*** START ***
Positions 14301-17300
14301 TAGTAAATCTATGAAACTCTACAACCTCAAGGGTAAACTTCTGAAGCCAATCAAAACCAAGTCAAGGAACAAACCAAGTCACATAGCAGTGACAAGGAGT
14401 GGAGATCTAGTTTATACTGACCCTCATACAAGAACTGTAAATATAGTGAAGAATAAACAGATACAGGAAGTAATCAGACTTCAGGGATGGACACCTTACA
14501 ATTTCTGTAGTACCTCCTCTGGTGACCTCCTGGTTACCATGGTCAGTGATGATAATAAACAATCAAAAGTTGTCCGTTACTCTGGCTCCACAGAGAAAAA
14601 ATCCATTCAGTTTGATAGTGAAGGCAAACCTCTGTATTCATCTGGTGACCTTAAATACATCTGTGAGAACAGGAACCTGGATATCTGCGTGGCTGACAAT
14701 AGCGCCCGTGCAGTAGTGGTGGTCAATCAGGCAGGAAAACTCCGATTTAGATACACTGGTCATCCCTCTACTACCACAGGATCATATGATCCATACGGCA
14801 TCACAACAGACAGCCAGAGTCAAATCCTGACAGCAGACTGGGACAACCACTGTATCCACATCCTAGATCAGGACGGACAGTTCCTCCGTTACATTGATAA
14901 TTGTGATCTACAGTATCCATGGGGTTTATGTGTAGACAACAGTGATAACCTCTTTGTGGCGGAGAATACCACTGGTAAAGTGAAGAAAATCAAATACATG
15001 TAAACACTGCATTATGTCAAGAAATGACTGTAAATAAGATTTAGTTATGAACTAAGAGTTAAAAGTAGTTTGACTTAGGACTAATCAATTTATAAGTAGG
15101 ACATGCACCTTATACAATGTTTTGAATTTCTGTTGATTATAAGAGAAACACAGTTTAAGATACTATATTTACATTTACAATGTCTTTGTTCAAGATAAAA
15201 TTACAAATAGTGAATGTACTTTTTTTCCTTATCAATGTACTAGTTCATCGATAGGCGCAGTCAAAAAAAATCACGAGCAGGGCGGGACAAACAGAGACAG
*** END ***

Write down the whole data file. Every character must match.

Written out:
Positions 14301-17300
14301 TAGTAAATCTATGAAACTCTACAACCTCAAGGGTAAACTTCTGAAGCCAATCAAAACCAAGTCAAGGAACAAACCAAGTCACATAGCAGTGACAAGGAGT
14401 GGAGATCTAGTTTATACTGACCCTCATACAAGAACTGTAAATATAGTGAAGAATAAACAGATACAGGAAGTAATCAGACTTCAGGGATGGACACCTTACA
14501 ATTTCTGTAGTACCTCCTCTGGTGACCTCCTGGTTACCATGGTCAGTGATGATAATAAACAATCAAAAGTTGTCCGTTACTCTGGCTCCACAGAGAAAAA
14601 ATCCATTCAGTTTGATAGTGAAGGCAAACCTCTGTATTCATCTGGTGACCTTAAATACATCTGTGAGAACAGGAACCTGGATATCTGCGTGGCTGACAAT
14701 AGCGCCCGTGCAGTAGTGGTGGTCAATCAGGCAGGAAAACTCCGATTTAGATACACTGGTCATCCCTCTACTACCACAGGATCATATGATCCATACGGCA
14801 TCACAACAGACAGCCAGAGTCAAATCCTGACAGCAGACTGGGACAACCACTGTATCCACATCCTAGATCAGGACGGACAGTTCCTCCGTTACATTGATAA
14901 TTGTGATCTACAGTATCCATGGGGTTTATGTGTAGACAACAGTGATAACCTCTTTGTGGCGGAGAATACCACTGGTAAAGTGAAGAAAATCAAATACATG
15001 TAAACACTGCATTATGTCAAGAAATGACTGTAAATAAGATTTAGTTATGAACTAAGAGTTAAAAGTAGTTTGACTTAGGACTAATCAATTTATAAGTAGG
15101 ACATGCACCTTATACAATGTTTTGAATTTCTGTTGATTATAAGAGAAACACAGTTTAAGATACTATATTTACATTTACAATGTCTTTGTTCAAGATAAAA
15201 TTACAAATAGTGAATGTACTTTTTTTCCTTATCAATGTACTAGTTCATCGATAGGCGCAGTCAAAAAAAATCACGAGCAGGGCGGGACAAACAGAGACAG